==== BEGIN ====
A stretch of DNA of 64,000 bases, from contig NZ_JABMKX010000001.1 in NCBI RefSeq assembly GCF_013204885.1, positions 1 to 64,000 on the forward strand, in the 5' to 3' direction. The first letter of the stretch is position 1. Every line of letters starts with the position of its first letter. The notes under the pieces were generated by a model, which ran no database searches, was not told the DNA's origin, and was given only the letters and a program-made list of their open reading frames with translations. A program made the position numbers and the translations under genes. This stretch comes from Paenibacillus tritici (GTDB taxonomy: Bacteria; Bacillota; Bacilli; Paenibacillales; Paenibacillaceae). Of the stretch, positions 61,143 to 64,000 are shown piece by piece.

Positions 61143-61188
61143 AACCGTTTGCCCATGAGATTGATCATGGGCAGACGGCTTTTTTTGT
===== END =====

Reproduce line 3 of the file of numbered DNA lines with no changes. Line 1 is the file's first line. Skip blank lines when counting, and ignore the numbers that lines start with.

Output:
61143 AACCGTTTGCCCATGAGATTGATCATGGGCAGACGGCTTTTTTTGT